While I don’t disagree with the content of the article, what irks me is that Brown is presenting this information as if it’s new! What about Charles Tilly? What about Philip Bobbitt? While the use of computer modeling to show the relationship between war and human society is new, the argument that war is a powerful driving force for societal innovation is certainly not.

Charles Tilly argued in 1975 that “war made the state”. According to his theory, military innovation (such as large, conscripted armies and gunpowder) made war extremely expensive. Only the richest, most populous states could maintain the military capability required to guarantee their security and survival. Thus the modern state, with its taxes, and the bureaucracies required to collect those taxes, developed as a way of feeding the war machine.

This idea is expanded upon by Bobbitt in his excellent book ‘The Shield of Achilles’. Bobbitt takes an epicly broad, historical perspective to demonstrate the importance of war in shaping constitutional innovation, the nation state and the free market. His book is too immense (the book’s nearly 1,000 pages long) to summarise for a blog but his core argument is that there is a reciprocal interplay between military strategy and constitutional innovation. So the French revolution brought about the Napoleonic revolution in military strategy, and the innovations in artillery during the Renaissance brought about the princely states.

Brown writes books on religion so I don’t really expect him to have an encyclopedic knowledge of war literature. But Tilly is a classic! Even the most perfunctory of Google searches on war and the development of the modern state would have revealed that the study Brown is discussing is hardly groundbreaking. Since Brown quite regularly discusses war, it might not be a bad idea for him to peruse some Bobbitt. 


Tilly C (1975) The Formation of National States in Western Europe 

Bobbitt P (2002) The Shield of Achilles: War, Peace and the Course of History

Saturday, 19 October 2013

Bits and Bobs

The days are getting shorter, the weather is getting colder and the heating in my flat is refusing to cooperate. Ho hum, Autumn is undeniably here. At least there's lots of interesting reading to enjoy while huddled under a fluffy blanket...

- The Rolling Stones looks at various schools in receipt of state funding in the US that are discriminating against gay students despite the supposed separation between church and state.

- Disney claims that women are too hard to animate. Damn those females and their abundance of emotions!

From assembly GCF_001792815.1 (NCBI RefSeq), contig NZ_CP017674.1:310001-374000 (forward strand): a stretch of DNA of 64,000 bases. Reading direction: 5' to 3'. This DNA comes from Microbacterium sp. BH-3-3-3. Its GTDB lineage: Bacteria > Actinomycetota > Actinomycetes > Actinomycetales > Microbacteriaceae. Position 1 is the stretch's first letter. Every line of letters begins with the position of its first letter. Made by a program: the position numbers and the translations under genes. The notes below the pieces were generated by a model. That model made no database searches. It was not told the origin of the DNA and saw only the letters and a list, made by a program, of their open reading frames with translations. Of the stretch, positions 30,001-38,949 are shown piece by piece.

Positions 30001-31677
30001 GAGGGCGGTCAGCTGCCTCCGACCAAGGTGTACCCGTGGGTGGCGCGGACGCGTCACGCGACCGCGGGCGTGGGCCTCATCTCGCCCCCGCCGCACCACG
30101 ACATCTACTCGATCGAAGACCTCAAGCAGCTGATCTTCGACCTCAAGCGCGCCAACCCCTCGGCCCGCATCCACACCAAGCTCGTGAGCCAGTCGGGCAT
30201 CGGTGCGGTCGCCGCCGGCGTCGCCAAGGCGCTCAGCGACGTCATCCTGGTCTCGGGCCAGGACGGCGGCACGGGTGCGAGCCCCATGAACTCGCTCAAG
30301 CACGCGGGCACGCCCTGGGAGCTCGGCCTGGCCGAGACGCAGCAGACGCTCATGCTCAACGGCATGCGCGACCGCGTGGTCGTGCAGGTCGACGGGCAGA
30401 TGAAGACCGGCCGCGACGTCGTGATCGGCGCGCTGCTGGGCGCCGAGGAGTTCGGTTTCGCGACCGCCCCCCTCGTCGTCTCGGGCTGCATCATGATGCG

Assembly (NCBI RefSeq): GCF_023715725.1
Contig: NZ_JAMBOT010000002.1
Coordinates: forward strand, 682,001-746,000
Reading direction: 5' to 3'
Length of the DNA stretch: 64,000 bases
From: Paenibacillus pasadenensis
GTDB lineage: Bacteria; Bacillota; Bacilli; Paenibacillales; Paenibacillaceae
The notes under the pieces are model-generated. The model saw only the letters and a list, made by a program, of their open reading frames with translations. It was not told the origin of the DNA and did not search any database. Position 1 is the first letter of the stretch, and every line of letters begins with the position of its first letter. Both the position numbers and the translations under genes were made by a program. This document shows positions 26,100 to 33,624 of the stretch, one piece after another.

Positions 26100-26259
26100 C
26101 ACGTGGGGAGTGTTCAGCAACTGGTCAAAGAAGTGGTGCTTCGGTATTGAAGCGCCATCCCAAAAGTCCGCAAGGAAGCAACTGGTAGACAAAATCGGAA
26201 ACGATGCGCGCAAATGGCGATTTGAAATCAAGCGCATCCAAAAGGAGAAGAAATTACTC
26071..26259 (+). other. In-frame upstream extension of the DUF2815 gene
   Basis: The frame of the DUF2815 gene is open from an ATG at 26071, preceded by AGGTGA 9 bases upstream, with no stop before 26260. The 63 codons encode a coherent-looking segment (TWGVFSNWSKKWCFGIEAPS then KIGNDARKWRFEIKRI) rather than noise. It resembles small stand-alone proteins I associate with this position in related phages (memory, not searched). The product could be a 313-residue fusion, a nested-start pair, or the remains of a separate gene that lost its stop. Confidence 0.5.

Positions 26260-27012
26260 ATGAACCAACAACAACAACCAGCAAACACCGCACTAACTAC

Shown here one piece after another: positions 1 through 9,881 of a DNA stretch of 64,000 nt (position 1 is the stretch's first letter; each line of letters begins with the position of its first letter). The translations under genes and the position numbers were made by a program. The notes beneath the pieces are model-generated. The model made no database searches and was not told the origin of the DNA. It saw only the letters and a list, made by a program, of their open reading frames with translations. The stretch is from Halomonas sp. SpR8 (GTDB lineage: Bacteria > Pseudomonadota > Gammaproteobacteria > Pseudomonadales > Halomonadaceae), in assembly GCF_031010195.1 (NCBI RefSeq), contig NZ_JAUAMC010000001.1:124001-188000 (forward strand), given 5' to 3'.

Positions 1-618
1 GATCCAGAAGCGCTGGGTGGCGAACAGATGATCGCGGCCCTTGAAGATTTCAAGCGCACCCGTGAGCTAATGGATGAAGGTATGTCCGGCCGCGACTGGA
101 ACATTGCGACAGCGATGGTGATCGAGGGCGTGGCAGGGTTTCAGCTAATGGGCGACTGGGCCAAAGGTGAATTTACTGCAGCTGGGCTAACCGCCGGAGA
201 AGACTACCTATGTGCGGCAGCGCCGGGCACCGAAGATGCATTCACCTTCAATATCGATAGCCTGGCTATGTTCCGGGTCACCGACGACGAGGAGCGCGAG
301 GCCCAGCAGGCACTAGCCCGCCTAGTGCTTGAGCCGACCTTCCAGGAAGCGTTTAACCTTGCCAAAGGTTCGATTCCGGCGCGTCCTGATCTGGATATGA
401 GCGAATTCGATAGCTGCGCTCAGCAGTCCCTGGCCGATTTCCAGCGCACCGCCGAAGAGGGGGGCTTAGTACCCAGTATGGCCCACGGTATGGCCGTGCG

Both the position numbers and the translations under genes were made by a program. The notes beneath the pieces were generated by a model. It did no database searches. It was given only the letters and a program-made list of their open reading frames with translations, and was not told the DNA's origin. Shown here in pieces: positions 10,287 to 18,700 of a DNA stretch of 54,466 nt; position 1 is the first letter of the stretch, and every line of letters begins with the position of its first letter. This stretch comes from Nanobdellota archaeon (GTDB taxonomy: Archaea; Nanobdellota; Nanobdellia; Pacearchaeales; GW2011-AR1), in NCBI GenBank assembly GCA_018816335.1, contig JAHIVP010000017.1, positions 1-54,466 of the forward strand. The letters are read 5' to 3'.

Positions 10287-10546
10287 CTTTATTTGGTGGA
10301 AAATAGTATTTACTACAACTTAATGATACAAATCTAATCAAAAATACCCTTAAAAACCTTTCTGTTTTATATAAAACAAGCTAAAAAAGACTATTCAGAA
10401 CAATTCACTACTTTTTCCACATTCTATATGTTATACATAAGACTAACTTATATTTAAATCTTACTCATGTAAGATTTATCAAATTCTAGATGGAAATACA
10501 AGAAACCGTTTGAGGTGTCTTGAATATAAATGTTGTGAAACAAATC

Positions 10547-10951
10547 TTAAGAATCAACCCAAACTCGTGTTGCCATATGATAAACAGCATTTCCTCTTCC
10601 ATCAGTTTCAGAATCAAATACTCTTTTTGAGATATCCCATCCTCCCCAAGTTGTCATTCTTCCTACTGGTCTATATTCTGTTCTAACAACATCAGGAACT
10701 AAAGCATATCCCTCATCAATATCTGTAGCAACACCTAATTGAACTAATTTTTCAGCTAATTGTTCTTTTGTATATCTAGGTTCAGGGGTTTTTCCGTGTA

- You had me at 'cyborg cockroaches'

- Here's a fascinating article written by a journalist who went undercover at a sweatshop in Bangladesh. A couple of days later I came across this article in The Guardian which similarly discusses whether cheap goods are worth the price we pay in terms of human costs. The Guardian article takes a broader look - not just discussing sweatshops but also human trafficking, low wages and the cuts to funding for services that look after the elderly.

- Tree houses for grown-ups?! Yes please!

- According to a recent study, just looking at food can help satiate hunger. This makes a lot of sense to me! Several months ago I had to fast before a medical procedure and I spent the entire day watching The Food Network and looking at pictures of food on pinterest. I thought I was being a masochist but clearly I was just trying to satiate my (considerable) hunger.

Friday, 18 October 2013

Alcohol and Sexual Violence

On Tuesday, Slate's Emily Yoffe wrote an article about the link between alcohol consumption and rape. The internet did not take it well.

Yoffe's article starts by summarising a number of studies regarding sexual assault and rape on college campuses. The findings of these studies are pretty grim: by the time they are seniors, 20% of college women will have been victims of sexual assault; very few of these assaults are ever reported. Yoffe then goes on to discuss the numerous studies that have linked sexual violence at college campuses to significant alcohol consumption. 80% of campus sexual assaults involve alcohol. Frequently both the man and woman have been drinking. Yoffe concludes from these studies that women should curtail their alcohol consumption in order to protect themselves.